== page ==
Smaller companies may not be able to offer you a lot of cash, but might be more willing to compensate you well for producing results. For example, you could approach a company and say you are confident you could increase their sales by x dollars, and that you want to be paid with a generous commission plan that has a very low base salary. If you produce well, then you and the company both will enjoy large incomes, and if you fail to do as you claim, it costs them very little. They really don’t have much to loose and the potential to gain much if you’re willing to take these types of risks.

If you’re as talented as you claim to be, I suspect such a strategy would be less risky for you than taking out loans, getting your degree over many years and then expecting to find an employer who will compensate you enough to justify that expense, and time.

jerv's avatar

It sounds to my like you are in the wrong field, or at least the wrong type of job within that field. Personally, I am a machinist with many skills applicable to other forms of manufacturing, but more importantly, it’s the type of stuff I actually like to do. I also have a variety of other skills, some of which pay far better, but I take a lesson I learned from a 7th grade vocational teacher to heart; “The best job in the world isn’t the one with the biggest paycheck; it’s the one you don’t hate doing twenty years later.” That is why I stayed out of IT even though I could earn at least triple what I do; I prefer gears and grease over bits and bytes.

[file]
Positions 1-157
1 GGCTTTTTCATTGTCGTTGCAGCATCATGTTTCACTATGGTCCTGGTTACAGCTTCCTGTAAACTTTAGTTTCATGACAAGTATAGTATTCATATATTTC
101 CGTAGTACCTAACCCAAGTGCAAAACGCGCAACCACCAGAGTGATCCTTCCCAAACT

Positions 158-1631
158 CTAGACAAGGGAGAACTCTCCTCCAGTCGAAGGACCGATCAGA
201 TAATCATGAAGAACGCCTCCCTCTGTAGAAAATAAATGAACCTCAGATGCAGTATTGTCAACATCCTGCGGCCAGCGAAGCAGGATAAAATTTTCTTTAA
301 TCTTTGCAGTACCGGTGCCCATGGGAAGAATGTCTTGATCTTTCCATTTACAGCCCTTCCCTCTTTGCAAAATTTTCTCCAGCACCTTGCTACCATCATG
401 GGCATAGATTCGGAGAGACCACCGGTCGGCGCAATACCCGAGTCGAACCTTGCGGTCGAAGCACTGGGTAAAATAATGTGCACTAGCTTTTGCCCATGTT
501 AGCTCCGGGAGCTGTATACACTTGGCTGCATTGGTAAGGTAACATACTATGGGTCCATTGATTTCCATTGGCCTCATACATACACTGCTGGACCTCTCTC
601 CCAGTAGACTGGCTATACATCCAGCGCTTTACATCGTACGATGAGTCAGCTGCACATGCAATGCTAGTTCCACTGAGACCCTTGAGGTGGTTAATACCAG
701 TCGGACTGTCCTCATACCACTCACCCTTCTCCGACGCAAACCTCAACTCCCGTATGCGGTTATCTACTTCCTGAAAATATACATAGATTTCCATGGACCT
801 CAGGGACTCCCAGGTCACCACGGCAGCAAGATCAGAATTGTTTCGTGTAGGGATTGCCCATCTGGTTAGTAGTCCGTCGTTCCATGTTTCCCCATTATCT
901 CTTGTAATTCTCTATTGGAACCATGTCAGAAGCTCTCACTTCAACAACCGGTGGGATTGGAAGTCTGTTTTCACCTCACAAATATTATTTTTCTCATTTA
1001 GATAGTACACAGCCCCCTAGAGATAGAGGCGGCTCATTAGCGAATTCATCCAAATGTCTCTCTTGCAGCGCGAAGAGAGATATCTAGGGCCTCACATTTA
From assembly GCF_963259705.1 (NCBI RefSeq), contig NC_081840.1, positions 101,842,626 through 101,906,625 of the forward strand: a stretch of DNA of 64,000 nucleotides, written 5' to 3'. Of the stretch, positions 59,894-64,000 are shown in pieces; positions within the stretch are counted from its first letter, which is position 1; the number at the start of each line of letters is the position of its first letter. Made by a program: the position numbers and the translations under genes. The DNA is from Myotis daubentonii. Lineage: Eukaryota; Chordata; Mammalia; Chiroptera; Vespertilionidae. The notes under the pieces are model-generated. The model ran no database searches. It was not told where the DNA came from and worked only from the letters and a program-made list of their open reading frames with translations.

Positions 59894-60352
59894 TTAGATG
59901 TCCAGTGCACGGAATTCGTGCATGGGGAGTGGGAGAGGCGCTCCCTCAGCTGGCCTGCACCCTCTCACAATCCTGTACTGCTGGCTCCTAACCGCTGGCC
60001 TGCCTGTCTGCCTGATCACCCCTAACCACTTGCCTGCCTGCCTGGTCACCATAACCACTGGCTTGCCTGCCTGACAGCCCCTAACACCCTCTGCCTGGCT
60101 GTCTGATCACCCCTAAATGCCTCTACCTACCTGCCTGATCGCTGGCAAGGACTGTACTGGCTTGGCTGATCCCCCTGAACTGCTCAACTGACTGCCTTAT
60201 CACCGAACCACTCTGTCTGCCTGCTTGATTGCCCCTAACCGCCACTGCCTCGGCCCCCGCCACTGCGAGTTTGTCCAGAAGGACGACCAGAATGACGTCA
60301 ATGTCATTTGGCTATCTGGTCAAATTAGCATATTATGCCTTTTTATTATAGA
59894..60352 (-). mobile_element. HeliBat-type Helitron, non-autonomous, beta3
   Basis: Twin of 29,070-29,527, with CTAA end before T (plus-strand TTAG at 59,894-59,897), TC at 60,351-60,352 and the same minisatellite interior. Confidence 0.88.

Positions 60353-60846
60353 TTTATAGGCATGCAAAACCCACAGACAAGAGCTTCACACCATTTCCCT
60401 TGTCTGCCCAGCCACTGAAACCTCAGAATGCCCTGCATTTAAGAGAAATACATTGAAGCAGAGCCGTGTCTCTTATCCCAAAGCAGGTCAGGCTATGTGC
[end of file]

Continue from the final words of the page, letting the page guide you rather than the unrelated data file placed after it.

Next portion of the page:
However, I am with @gorillapaws in that I prefer smaller companies with a more diverse workload and a looser, more relaxed work environment over a better paying position in a soulless “just another cog in the machine” jobs. There are some forms of compensation that can’t be measured in dollars. Little touches like not being disciplined for having to leave early to tend to a family emergency, or the General Manager handing out the paychecks personally, shaking your hand, and giving a heartfelt “Thank you” every payday.

I still miss that company, but it was time for me to move on (and cross-country), and I did so because I don’t measure my success with dollars. Sure, I was out of work for over a year shortly after moving, and it was hard not to wish I had stayed in my comfortable, low-paying job (that I actually liked) with a cool company in an area where I knew people as opposed to pulling up my stakes and starting over in a foreign land surrounded by strangers.

But I don’t regret it. And now, almost two years later, I am back in a machine shop at another small, cool, laid-back company, doing what I love, making new friends, and feeling like a better person for scaring the hell out of myself and enduring a little hardship.

Just remember that courage isn’t the absence of fear; it is merely the ability to function when you are scared shitless. If you are faced with the situation where you have to perform in order to keep yourself and your family off the streets, you will be amazed at how brave you can really be. And with the sort of talents you have, I have no doubt that you can perform.

BarnacleBill's avatar

Have you thought about posting for a different position within the bank? I worked at banks all through college, and eventually transitioned from a teller position to commercial note teller, to loan review. It took a little time and networking to make each change. I eventually left banking to work in the accounting department of an ad agency. I also worked as a cashier at a racetrack, during the racing season, because of my money handling abilities.